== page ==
rng {cccd} | R Documentation |
the relative neighborhood graph defined by a set of points.
rng(x=NULL, dx=NULL, r = 1, method = NULL, usedeldir = TRUE, open = TRUE, k = NA, algorithm = 'cover_tree')
x |
a data matrix. Either |
dx |
an interpoint distance matrix. |
r |
a multiplier to grow the balls. |
method |
the method used for the distance.
See |
usedeldir |
a logical. If true and the data are two dimensional and the deldir package is installed, the Delaunay triangularization is first computed, and this is used to compute the relative neighborhood graph. |
open |
logical. If TRUE, open balls are used in the definition. |
k |
If given, |
algorithm |
See |
the relative neighborhood graph is defined in terms of balls
centered at observations. For two observations, the balls are
set to have radius equal to the distance between the observations
(or r
times this distance if r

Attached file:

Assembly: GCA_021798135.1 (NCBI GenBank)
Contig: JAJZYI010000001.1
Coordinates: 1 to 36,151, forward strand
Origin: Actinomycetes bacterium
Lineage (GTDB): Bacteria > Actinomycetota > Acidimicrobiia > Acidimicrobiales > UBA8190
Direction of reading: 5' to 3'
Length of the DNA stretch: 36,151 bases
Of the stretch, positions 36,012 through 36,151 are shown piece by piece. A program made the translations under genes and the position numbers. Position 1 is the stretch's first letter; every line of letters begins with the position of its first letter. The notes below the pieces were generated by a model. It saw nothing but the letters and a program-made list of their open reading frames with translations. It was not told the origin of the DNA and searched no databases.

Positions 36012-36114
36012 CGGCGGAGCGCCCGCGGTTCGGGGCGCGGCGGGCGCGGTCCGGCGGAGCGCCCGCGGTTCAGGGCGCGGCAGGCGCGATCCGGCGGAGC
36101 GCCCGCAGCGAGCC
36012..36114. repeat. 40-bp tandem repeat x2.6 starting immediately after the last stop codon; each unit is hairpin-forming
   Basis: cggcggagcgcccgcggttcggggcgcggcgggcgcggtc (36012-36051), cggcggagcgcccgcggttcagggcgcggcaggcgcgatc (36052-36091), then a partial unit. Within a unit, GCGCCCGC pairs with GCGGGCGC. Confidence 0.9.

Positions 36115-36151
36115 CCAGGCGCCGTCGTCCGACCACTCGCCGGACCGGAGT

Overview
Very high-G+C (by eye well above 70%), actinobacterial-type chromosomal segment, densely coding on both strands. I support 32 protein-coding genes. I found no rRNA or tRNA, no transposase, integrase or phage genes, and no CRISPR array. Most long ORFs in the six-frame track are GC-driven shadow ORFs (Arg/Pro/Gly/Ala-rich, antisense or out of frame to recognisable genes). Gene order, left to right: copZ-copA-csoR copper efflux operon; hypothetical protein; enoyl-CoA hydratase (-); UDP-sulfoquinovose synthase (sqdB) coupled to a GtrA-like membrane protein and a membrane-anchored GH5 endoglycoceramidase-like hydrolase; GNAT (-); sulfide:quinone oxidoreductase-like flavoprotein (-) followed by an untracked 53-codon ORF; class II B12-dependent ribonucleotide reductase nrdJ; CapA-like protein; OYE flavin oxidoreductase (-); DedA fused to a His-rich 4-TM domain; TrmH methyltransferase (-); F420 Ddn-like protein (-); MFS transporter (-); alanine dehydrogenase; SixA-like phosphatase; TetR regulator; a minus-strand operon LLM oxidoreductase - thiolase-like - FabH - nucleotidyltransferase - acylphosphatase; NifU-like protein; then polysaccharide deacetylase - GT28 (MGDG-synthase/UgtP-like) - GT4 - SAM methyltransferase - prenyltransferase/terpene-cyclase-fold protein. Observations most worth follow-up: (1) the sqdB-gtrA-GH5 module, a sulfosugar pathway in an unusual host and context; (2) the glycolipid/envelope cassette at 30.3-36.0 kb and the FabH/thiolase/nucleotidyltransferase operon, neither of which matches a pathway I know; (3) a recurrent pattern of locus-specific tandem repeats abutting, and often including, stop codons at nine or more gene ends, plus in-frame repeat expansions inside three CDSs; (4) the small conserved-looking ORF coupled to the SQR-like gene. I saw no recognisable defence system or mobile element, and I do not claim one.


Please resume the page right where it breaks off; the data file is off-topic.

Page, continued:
is not 1). There is
an edge between the vertices associated with the observations if
and only if there are no vertices in the lune defined by the
intersection of the balls.
The flag open
should make no difference for most applications,
but there are very specific cases (see the example section below)
where setting it to be TRUE will give the wrong answer (thanks to
Luke Mathieson for pointing this out to me).
an object of class igraph, with the additional attributes
layout |
the x matrix. |
r,p |
arguments given to |
David J. Marchette david.marchette@navy.mil
J.W. Jaromczyk and G.T. Toussaint, "Relative neighborhood graphs and their relatives", Proceedings of the IEEE, 80, 1502-1517, 1992.
G.T. Toussaint, "A Graph-Theoretic Primal Sketch", Computational Morphology, 229-260, 1988.
D.J. Marchette, Random Graphs for Statistical Pattern Recognition, John Wiley & Sons, 2004.
x <- matrix(runif(100),ncol=2) g <- rng(x) ## Not run: plot(g) ## End(Not run) ## Example using 'open': g <- graph.full(5,directed=FALSE) g1 <- rng(x=get.adjacency(g,sparse=FALSE),open=TRUE) ecount(g1) g2 <- rng(x=get.adjacency(g,sparse=FALSE),open=FALSE) graph.isomorphic(g2,g)